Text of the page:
Although the New York courts have reviewed Lost Note Affidavits differently, counsel requesting a Lost Note Affidavit from an existing lender that cannot locate its promissory note to be assigned to the future lender should try to obtain the following: (i) a signed and notarized statement that the physical note has been lost, (ii) a clear statement of the amount, interest rate and repayment terms of the loan, the date the original note was signed, and the proper legal names of all parties involved, and (iii) a description of the circumstances surrounding the loss using as much detail as possible. It should be noted that lenders providing a lost note affidavit will rarely provide the foregoing item (iii) and will only provide the bare minimum affidavit. Details describing the lengths taken to look for the document as well as any other details about its disappearance should be included. The lender must represent to the borrower that it has full rights and title to the note which it cannot now produce. In preparing a Lost Note Affidavit, a review of the loan agreement should be conducted (and a copy of the note itself, if available, produced) to determine whether there are any specific requirements to which the lender must adhere in the event of a lost note in the subject transaction.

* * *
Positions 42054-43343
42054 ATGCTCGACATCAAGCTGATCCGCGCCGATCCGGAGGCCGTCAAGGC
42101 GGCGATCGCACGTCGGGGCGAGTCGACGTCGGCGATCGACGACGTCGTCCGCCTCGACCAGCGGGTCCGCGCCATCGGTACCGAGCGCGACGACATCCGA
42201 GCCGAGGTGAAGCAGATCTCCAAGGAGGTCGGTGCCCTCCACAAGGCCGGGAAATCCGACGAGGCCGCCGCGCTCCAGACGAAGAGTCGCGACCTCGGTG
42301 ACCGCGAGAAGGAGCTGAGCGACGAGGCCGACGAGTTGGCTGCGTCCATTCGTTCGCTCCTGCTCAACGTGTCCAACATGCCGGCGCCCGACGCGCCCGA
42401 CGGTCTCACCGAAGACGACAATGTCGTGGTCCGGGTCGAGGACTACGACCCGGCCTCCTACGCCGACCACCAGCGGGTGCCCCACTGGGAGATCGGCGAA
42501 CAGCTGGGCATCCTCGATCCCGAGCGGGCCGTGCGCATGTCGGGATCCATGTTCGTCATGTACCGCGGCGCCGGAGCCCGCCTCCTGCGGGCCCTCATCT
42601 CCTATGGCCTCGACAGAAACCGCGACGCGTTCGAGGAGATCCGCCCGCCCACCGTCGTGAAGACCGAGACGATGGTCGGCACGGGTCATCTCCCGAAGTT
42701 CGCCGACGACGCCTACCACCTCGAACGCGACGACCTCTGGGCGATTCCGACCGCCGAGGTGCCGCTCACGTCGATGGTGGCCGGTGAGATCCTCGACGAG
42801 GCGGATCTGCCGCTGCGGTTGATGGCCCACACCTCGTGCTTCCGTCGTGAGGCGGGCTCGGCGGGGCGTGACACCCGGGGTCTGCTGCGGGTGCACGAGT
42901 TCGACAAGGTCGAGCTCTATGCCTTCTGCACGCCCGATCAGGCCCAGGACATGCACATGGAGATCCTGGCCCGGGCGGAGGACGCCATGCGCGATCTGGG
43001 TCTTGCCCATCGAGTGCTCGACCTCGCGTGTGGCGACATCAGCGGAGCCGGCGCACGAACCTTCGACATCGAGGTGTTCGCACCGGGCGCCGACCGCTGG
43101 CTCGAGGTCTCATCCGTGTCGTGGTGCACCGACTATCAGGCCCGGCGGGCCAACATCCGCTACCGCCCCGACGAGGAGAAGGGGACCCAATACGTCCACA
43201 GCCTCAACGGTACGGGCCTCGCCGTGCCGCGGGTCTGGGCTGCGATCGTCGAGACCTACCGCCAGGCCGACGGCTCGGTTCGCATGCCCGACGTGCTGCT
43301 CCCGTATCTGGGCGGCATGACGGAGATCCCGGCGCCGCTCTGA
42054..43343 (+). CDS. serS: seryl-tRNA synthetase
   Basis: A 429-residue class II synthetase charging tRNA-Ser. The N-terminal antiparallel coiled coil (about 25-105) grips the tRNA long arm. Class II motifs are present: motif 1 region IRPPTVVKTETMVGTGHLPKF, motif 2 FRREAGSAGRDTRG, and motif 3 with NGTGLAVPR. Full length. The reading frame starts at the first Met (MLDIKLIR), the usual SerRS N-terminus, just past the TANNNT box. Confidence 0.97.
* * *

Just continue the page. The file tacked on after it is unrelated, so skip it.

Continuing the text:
An indemnification provision may also be requested in the Lost Note Affidavit so that the future lender and the borrower can be assured that they will not be liable for any additional claims arising from (i) the original note, (ii) any prior or subsequent transfer of the original note or any right or interest therein, or (iii) any matter arising out of the Lost Note Affidavit. Many lenders refuse to provide this indemnity.
The marketplace has evolved to a standard where Lost Note Affidavits are typically proffered and accepted, and most contain bare minimum requirements. These include a limited set of representations that the lender owns the note, has not pledged or assigned it and has the authority to transfer the note. While many borrowers request an indemnification, it is rarely given.
The content of this article is intended to provide a general guide to the subject matter. Specialist advice should be sought about your specific circumstances.